In my introductory course, Anthropology 160, the Forms of Folklore, I try to show the students what the major and minor genres of folklore are, and how they can be analyzed.
I began to understand the challenges that first-generation college students and students of color have in college.
I admired what my students were writing, but I think their improvement doesn’t directly result from me but from being in a class, being with each other.
Education must begin with the solution of the student-teacher contradiction, by reconciling the poles of the contradiction so that both are simultaneously teachers and students.
In some parts of the world, students are going to school every day. It’s their normal life. But in other part of the world, we are starving for education… it’s like a precious gift. It’s like a diamond.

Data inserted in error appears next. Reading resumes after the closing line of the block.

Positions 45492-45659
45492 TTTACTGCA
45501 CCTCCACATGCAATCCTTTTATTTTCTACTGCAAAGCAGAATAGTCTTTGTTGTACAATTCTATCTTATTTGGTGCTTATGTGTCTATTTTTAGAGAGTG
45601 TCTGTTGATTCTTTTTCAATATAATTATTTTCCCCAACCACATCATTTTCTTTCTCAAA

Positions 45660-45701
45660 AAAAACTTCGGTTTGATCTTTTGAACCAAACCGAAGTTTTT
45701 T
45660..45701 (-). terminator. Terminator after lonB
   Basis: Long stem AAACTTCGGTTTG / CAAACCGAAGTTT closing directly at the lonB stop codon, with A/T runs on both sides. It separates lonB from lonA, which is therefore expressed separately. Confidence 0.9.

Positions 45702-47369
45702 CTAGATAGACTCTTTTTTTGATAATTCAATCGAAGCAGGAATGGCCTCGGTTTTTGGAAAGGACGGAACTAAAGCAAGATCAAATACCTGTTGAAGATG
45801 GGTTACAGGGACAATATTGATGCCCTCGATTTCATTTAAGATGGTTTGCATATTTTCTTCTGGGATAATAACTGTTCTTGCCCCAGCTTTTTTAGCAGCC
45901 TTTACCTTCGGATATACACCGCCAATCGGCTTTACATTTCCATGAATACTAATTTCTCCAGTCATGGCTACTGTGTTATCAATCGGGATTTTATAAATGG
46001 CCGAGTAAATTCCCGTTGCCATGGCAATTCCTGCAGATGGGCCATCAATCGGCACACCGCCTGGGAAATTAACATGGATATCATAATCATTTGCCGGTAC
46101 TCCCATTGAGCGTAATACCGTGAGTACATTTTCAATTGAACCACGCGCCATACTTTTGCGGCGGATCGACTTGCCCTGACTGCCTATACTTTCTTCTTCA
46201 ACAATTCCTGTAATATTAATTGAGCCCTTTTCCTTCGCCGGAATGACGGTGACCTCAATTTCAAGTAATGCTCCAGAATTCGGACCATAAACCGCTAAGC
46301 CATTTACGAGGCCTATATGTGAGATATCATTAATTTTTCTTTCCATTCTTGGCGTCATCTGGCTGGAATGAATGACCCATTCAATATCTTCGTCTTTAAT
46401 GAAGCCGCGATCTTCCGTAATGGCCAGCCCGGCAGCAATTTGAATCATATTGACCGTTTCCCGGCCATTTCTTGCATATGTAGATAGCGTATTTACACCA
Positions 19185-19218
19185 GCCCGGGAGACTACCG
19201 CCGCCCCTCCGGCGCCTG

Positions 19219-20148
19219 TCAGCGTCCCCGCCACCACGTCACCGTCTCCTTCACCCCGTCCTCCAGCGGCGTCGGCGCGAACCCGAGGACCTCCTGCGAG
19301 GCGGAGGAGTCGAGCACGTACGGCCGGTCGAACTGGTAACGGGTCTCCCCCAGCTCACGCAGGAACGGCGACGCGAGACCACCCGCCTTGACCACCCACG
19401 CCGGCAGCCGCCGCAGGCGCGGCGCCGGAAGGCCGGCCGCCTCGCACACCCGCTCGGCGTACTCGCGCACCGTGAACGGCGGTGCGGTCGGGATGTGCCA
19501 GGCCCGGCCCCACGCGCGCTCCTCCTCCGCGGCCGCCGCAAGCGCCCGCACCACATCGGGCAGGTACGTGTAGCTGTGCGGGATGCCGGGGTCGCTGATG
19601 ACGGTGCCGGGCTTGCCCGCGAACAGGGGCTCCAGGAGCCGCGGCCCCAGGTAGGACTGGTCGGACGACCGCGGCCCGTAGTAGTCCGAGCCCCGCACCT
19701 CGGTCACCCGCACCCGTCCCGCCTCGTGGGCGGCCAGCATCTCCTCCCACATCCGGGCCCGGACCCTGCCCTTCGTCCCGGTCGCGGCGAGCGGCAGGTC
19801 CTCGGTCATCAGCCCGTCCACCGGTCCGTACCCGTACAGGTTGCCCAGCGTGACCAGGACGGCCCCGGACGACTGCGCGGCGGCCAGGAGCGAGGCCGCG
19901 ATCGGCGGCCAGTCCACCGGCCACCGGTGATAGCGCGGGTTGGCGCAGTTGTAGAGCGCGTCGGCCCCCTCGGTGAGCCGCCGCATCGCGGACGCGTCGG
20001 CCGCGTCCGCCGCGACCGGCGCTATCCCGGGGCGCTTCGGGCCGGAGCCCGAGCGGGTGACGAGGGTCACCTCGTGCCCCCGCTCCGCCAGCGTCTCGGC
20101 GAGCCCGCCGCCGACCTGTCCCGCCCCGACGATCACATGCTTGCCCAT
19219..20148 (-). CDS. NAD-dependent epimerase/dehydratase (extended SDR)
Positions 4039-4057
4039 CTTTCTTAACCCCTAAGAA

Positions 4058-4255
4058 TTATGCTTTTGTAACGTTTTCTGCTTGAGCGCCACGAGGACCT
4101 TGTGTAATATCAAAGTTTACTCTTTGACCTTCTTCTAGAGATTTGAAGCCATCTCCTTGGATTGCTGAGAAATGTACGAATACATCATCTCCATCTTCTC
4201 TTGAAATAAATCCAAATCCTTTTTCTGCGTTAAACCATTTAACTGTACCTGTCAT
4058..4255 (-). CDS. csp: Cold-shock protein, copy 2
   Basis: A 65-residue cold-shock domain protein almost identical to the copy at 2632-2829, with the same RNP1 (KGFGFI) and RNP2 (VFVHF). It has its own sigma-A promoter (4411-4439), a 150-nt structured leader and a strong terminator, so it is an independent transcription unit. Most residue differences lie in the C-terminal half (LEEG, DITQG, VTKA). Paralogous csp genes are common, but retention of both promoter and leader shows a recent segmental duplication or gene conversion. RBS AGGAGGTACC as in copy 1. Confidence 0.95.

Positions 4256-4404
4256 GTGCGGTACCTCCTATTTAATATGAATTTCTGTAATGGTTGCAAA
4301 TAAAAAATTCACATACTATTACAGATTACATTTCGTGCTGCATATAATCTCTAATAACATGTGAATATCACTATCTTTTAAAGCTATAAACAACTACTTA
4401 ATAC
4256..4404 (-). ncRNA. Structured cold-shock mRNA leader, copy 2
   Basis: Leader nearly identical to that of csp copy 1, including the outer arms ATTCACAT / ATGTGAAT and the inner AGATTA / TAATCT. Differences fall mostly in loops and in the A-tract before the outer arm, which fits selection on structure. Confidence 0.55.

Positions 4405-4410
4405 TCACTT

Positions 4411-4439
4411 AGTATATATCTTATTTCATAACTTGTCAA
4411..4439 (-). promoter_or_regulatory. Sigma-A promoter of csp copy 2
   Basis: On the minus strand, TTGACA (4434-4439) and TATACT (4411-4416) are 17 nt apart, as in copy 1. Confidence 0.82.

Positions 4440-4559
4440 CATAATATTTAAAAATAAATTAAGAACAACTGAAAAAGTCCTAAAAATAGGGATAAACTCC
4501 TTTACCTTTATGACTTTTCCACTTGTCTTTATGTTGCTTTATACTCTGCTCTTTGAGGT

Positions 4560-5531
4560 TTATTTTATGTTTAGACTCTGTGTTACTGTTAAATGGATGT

There are essential elements for our public schools to fully develop the potential of both students and educators. They should be centers of community, where students, families and educators work together to support student success. They should foster collaboration.
It is part of the work of education to have substantive relationships with your students.
I was born 50 years after slavery, in 1913. I was allowed to read. My mother, who was a teacher, taught me when I was a very young child. The first school I attended was a small building that went from first to sixth grade. There was one teacher for all of the students. There could be anywhere from 50 to 60 students of all different ages.
Grades are almost completely relative, in effect ranking students relative to others in their class. Thus extra achievement by one student not only raises his position, but in effect lowers the position of others.
I’m very staid compared to my students, actually.